The spectro-contextual encoding and retrieval theory of episodic memory

Andrew J. Watrous, Arne D. Ekstrom

Research output: Contribution to journalArticlepeer-review

39 Scopus citations


The spectral fingerprint hypothesis, which posits that different frequencies of oscillations underlie different cognitive operations, provides one account for how interactions between brain regions support perceptual and attentive processes (Siegel et al., 2012). Here, we explore and extend this idea to the domain of human episodic memory encoding and retrieval. Incorporating findings from the synaptic to cognitive levels of organization, we argue that spectrally precise cross-frequency coupling and phase-synchronization promote the formation of hippocampal-neocortical cell assemblies that form the basis for episodic memory.We suggest that both cell assembly firing patterns as well as the global pattern of brain oscillatory activity within hippocampal-neocortical networks represents the contents of a particular memory. Drawing upon the ideas of context reinstatement and multiple trace theory, we argue that memory retrieval is driven by internal and/or external factors which recreate these frequency-specific oscillatory patterns which occur during episodic encoding.These ideas are synthesized into a novel model of episodic memory (the spectrocontextual encoding and retrieval theory, or "SCERT") that provides several testable predictions for future research.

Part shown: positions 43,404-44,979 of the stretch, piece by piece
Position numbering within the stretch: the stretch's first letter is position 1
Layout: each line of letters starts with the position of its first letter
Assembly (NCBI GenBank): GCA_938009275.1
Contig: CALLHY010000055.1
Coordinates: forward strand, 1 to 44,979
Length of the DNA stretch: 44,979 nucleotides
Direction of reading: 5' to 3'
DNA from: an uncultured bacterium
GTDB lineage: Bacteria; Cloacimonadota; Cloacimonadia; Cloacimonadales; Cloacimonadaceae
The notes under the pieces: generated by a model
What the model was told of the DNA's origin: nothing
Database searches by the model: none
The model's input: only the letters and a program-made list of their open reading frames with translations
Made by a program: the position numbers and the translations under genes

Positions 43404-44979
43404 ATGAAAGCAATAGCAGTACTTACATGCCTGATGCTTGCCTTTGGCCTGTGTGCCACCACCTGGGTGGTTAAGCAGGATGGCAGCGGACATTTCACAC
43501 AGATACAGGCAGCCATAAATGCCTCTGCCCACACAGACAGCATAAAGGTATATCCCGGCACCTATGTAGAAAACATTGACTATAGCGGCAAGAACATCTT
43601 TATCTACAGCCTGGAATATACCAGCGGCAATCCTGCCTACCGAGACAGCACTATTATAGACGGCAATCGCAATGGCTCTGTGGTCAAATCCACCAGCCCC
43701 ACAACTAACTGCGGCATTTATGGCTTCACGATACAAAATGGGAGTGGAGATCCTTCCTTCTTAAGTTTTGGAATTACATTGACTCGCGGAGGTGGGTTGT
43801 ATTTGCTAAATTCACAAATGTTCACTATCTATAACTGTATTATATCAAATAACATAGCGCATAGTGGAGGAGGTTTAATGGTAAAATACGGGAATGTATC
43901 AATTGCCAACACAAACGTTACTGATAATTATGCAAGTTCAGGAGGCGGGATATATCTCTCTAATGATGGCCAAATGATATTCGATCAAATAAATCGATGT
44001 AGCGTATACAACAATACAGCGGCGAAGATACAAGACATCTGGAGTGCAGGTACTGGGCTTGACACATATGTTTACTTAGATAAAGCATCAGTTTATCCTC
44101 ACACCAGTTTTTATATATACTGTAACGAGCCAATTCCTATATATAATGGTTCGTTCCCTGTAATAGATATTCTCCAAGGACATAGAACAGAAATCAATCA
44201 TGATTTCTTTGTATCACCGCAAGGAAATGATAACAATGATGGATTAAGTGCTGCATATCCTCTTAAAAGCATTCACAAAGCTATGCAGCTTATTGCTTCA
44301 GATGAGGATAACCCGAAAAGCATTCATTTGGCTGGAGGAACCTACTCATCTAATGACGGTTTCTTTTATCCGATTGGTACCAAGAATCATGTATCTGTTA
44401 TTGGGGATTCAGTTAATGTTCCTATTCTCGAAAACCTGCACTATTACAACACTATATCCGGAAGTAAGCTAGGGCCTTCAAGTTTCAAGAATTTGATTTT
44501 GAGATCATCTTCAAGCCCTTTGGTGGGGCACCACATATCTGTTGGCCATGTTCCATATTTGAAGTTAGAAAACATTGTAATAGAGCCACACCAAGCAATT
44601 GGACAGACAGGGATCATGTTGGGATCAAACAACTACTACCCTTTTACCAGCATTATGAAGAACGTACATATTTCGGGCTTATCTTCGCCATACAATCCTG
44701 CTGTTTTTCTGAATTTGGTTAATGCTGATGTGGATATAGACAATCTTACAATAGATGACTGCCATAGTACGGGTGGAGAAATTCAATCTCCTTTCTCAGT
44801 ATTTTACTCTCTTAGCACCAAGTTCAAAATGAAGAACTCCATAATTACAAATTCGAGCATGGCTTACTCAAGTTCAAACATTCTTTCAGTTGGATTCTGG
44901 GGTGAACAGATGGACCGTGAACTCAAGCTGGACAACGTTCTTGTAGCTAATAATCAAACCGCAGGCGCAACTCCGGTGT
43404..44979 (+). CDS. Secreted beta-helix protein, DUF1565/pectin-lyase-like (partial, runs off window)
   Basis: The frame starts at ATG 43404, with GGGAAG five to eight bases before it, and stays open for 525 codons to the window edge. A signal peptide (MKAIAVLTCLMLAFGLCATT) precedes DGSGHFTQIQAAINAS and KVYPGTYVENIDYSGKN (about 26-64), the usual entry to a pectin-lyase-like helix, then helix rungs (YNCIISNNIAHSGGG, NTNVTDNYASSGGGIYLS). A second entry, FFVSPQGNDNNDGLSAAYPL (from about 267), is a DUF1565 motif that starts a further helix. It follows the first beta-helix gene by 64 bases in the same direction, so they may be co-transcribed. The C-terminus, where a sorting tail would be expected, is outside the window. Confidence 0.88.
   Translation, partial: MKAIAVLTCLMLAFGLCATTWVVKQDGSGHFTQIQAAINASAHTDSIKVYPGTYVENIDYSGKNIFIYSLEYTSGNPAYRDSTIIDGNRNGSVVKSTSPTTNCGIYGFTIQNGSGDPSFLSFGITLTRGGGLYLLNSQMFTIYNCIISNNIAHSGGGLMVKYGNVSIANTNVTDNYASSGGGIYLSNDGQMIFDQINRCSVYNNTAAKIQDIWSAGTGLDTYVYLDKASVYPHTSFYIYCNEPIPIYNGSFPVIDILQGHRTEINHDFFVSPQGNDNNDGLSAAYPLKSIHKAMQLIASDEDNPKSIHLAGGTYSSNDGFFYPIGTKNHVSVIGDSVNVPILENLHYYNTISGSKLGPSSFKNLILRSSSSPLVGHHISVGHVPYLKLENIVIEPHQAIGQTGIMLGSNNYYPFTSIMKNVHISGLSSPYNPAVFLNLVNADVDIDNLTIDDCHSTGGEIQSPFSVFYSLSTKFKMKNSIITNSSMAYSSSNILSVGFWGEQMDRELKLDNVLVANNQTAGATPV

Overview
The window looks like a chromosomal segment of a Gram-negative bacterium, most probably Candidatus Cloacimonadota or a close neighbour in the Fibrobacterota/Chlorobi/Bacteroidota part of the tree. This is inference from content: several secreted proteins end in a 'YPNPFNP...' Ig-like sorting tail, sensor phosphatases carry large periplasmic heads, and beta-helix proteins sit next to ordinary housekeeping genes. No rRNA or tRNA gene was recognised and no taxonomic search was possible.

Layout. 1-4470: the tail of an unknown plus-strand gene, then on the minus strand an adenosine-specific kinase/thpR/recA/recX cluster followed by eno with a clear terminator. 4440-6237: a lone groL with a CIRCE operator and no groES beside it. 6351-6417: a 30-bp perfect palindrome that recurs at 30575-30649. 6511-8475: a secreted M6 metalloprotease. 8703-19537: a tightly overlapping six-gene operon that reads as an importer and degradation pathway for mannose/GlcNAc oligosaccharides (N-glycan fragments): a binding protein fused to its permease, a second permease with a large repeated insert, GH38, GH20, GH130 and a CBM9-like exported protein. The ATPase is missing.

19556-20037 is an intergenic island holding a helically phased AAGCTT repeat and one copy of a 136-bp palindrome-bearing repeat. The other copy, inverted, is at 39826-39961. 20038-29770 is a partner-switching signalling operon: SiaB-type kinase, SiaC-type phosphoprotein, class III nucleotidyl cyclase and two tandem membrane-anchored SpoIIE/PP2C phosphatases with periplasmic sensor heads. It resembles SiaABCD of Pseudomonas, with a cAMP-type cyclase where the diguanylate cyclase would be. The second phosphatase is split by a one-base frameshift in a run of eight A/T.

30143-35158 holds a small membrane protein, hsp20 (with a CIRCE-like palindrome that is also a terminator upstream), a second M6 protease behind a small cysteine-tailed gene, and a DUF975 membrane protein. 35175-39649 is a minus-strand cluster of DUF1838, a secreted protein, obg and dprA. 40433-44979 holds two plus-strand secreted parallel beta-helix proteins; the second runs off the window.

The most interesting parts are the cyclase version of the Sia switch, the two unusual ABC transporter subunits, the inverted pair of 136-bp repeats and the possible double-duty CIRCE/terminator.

Original languageEnglish (US)
Article number75
JournalFrontiers in Human Neuroscience
Issue number1 FEB
StatePublished - Feb 18 2014
Externally publishedYes


  • Cell assembly
  • Context reinstatement
  • Cross-frequency coupling
  • Episodic memory
  • Hippocampus
  • Neocortex
  • Oscillations
  • Phase-synchronization

ASJC Scopus subject areas

  • Neuropsychology and Physiological Psychology
  • Neurology
  • Psychiatry and Mental health
  • Biological Psychiatry
  • Behavioral Neuroscience


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